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Effect Of Procaine Amide, Quinidine, And Ajmaline In The Wolff-Parkinson-White Syndrome

HEIN J.J. WELLENS, DIRK DURRER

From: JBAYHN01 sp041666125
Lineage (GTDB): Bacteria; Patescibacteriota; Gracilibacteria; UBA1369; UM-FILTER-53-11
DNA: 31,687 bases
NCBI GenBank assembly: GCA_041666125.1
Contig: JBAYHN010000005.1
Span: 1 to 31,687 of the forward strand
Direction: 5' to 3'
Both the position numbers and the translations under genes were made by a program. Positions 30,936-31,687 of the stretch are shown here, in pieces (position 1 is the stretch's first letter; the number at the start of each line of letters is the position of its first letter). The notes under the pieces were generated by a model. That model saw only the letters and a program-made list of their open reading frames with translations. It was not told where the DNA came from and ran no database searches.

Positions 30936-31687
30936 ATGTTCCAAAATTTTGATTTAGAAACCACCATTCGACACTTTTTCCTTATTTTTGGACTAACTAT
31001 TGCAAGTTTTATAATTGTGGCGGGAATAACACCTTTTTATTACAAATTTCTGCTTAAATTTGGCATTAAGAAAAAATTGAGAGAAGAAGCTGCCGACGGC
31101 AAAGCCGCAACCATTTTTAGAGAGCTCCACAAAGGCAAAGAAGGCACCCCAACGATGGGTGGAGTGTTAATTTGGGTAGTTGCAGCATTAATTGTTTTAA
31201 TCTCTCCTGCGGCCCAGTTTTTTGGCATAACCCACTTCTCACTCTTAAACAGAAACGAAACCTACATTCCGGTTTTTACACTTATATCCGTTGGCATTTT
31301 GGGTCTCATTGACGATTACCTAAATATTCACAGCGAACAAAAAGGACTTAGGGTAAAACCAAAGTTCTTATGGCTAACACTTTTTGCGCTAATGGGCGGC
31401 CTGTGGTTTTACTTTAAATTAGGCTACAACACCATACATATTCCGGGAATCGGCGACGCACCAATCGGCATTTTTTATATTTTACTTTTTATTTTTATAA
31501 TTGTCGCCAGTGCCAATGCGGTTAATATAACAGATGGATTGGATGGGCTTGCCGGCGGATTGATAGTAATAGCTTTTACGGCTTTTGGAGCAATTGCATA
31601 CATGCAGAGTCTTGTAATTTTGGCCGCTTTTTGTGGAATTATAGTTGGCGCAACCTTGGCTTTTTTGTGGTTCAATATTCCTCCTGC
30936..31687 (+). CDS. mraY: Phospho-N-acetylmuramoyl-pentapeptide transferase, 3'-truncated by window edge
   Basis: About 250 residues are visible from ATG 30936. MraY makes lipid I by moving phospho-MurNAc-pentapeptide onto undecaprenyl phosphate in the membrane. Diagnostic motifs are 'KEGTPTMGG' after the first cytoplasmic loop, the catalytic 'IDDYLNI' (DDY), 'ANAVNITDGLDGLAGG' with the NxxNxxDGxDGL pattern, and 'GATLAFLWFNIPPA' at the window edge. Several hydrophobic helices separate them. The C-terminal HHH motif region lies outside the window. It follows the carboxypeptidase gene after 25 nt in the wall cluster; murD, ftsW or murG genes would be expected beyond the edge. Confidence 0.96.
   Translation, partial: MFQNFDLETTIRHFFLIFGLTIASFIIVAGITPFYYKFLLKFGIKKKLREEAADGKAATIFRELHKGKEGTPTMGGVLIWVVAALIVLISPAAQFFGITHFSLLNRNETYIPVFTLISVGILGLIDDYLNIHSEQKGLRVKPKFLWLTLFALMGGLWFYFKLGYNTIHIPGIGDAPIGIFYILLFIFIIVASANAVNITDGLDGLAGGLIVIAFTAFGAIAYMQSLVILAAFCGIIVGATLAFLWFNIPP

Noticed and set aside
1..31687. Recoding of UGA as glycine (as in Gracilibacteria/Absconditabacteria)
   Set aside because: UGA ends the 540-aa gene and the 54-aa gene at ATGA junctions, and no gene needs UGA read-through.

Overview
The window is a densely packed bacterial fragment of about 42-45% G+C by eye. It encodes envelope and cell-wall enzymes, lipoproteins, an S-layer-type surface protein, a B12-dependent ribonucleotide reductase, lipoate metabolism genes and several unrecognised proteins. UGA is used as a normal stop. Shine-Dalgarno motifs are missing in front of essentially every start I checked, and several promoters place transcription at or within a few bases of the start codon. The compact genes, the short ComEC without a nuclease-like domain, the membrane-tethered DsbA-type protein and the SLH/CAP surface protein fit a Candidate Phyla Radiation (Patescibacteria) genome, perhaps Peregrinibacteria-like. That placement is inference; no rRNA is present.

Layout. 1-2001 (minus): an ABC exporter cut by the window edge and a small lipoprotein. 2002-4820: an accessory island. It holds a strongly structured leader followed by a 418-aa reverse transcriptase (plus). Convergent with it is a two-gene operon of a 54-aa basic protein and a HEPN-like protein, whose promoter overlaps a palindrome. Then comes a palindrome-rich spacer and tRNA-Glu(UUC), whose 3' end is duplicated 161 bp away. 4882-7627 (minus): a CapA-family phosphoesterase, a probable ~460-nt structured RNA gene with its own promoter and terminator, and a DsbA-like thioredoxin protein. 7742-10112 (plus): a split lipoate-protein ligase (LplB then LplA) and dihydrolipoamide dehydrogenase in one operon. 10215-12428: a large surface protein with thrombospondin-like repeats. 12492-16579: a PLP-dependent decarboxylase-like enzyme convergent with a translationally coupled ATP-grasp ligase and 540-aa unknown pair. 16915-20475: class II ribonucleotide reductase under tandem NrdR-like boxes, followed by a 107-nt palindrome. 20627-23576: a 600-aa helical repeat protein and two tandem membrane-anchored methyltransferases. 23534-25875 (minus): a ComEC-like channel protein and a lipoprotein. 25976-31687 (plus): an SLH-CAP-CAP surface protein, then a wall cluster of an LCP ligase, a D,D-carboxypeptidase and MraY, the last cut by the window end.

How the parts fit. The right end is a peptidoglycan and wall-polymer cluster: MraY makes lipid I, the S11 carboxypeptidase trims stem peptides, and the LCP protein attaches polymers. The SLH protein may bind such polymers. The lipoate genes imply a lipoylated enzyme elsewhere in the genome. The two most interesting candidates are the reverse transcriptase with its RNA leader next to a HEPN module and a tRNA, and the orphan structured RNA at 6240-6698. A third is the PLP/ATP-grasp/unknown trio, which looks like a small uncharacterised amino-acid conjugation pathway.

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Using the single test stimulus method, atrioventricular (A-V) conduction, ventriculo-atrial conduction, the refractory period of right atrium and right ventricle, and the mechanism of tachycardia were studied in 16 patients with the Wolff-Parkinson-White syndrome. The same studies were repeated at least four times during the hour following intra-atrial administration of 10 mg procaine amide/kg body weight (six patients), 4 mg quinidine gluconate/kg body weight (six patients), or 50 mg ajmaline (four patients). Following procaine amide the refractory period of the accessory pathway increased in all patients, with temporary complete block of the accessory pathway in four patients. There was an increase in H-V interval during antegrade conduction through the A-V node-His pathway. The effective refractory period of the A-V node showed no appreciable change. In three of four patients tachycardia could not be produced by pacing in contrast to the pacing effect found prior to procaine amide. Quinidine gluconate increased the refractory period of the accessory pathway in four patients, causing temporary complete block in two patients. The H-V interval increased in three patients. The refractory period of the A-V node showed no change in three patients, lengthened in one, and shortened in the other two. Quinidine gluconate prevented pacing-induced initiation of tachycardia in two out of four patients. Ajmaline * increased the refractory period of the accessory pathway in all four patients, with temporary complete block in three patients. The H-V interval also lengthened. No change was observed in the refractory period of the A-V node. Ajmaline prevented initiation of tachycardia in one out of two patients. In the other patient tachycardias could still be initiated despite disappearance of pre-excitation during atrial pacing. In one patient in each group tachycardia could be produced during pacing following drug administration where no tachycardia could be produced under control conditions. In two patients re-entry in the A-V node during ventricular pacing caused this phenomenon. In the other patient administration of the drug prevented atrial re-entry during atrial pacing. This re-entrant beat had previously created refractoriness in the atrial part of the tachycardia pathway. The changes following procaine amide, quinidine gluconate, and ajmaline were clearly short term; their effects disappeared after one hour in 15 of the 16 patients studied.